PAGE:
using System;

public interface IBase {}
public interface IAdvanced : IBase {}

public class Base : IBase {}
public class Advanced : IAdvanced {}

class Test
{
    public static bool DoSomething<T>(T item) where T: IBase
    {
        return DoSomethingSpecific(item);
    }

    public static bool DoSomethingSpecific(IBase item)
    {
        return true;
    }

    public static bool DoSomethingSpecific(IAdvanced item)
    {
        return false;
    }

    static void Main()
    {
        Console.WriteLine(DoSomething(new Base()));     // True
        Console.WriteLine(DoSomething(new Advanced())); // True
    }    
}

Now you also write:

I know that since IAdvanced is a type IBase (as it is a child of this interface), it may cause confusion between the 2 overloaded types of the DoSomethingSpecific method. However, as I understand with my limited C# knowledge, the IAdvanced method should be chosen here.

Surely then you should expect false to be returned - whereas I expect true to be returned.

You see, the overload resolution within DoSomething<T> is determined when that method is compiled. That choice is made once - not once for every different T. So if you look in the compiled IL for DoSomething<T>, you'll only see a call to DoSomethingSpecific(IBase), never DoSomethingSpecific(IAdvanced). There's no polymorphism here.

As for how you can "fix" this - you'd need to explain in more detail what you really want to achieve. In particular, what would you want to happen if you had this code:

IBase x = new AdvancedImplementation();
DoSomething(x);

Here T would be IBase, but the value would refer to an implementation of IAdvanced. If you want DoSomethingSpecific(IAdvanced) to be executed in this case, and if you're using C# 4, then you can use dynamic typing:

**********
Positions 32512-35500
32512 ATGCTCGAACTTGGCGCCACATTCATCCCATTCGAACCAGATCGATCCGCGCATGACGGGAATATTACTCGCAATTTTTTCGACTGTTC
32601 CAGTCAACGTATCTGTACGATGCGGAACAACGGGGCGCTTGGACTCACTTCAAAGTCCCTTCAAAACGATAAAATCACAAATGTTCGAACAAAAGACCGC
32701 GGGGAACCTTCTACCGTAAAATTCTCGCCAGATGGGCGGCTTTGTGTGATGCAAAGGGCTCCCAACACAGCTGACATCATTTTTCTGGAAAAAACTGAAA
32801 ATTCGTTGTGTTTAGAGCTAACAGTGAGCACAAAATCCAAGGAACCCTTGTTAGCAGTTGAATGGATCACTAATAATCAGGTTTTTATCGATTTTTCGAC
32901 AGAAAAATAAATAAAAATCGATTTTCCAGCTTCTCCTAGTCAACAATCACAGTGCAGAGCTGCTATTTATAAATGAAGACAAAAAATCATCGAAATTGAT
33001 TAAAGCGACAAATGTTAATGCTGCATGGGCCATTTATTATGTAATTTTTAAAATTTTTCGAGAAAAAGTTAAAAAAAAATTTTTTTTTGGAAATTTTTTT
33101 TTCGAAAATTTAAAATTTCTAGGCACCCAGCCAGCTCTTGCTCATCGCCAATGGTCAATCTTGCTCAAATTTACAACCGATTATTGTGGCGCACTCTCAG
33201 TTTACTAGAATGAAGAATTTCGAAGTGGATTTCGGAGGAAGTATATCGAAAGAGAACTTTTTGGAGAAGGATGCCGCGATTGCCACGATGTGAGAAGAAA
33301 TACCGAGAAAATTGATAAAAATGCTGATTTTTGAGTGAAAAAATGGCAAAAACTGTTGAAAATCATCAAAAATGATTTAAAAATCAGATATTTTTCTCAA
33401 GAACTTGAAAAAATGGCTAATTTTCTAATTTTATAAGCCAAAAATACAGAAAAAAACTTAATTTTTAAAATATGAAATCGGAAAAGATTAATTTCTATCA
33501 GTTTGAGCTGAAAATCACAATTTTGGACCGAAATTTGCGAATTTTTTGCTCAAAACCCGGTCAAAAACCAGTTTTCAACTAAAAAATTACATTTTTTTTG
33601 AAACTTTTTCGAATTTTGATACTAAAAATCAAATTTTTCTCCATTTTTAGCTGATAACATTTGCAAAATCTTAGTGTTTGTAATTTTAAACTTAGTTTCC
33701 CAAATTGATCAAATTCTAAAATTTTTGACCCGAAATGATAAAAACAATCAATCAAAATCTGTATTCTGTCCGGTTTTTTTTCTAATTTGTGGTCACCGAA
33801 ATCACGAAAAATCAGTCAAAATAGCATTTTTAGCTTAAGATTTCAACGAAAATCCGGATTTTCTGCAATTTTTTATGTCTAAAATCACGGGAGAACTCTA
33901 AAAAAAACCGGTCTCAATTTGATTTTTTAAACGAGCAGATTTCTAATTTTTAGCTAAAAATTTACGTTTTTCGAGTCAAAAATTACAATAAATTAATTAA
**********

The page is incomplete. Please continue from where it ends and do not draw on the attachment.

public static bool DoSomething(IBase item)
{
    dynamic dynamicItem = item;
    // Dispatch dynamically based on execution-time type
    return DoSomethingSpecific(dynamicItem);
}

Note how the method doesn't need to be generic any more - it would give no benefit.

If, on the other hand, you want to decide which to call solely based on T, you'd need to use something like ivowiblo's solution.

Personally I would try to avoid both of these solutions - I usually find that this sort of thing is a symptom of a design which can be improved in other ways.

share|improve this answer
    
He's expecting false for Advanced –  ivowiblo May 27 '12 at 20:28
    
@ivowiblo: Well he's claiming that it returns false, but it clearly doesn't (see my example). I've added an edit explaining why expecting it to return false is forlorn hope. –  Jon Skeet May 27 '12 at 20:30
    
Yes I'm expecting false. Did you not get false?? I get a false :/ I'll go through my code again –  Denzil May 27 '12 at 20:30
1  
This happens because c# uses static binding, rather than dynamic. So as Jon said, the decision on which method to call is done at compile time, as opposed as runtime –  Sebastian Piu May 27 '12 at 20:32
1  
@Denzil: Goodo. One thing to learn from this: providing a short but complete example reduces the possibility for confusion when describing what happens :) –  Jon Skeet May 27 '12 at 20:45

I would drop the compile-time check and make it runtime:

public bool DoSomething(IBase item)
{
    var itemAdvanced = item as IAdvanced;
    if (itemAdvanced != null)
        return DoSomethingSpecific(itemAdvanced);
    else
        return DoSomethingSpecific(item);
}

The reason is that if your caller only statically knows of the object as an IBase, but at runtime it's an IAdvanced, wouldn't it be preferred to treat it as an IAdvanced? This is probably also the fastest way to do what you want. I'd only go for the dynamic approach if you see a need to, e.g. because there could be a great number of different methods.

share|improve this answer
    
Maybe this didn't answer what I explicitly asked, but it definitely answered what I meant to ask. Thanks a lot, I'm going to use this. It seems clean and simple, and I'm sure it won't be too hard performance-wise. –  Denzil May 28 '12 at 22:38
    
+1 cleanest and not over-design-patterned ;) –  tsemer Oct 3 '12 at 9:19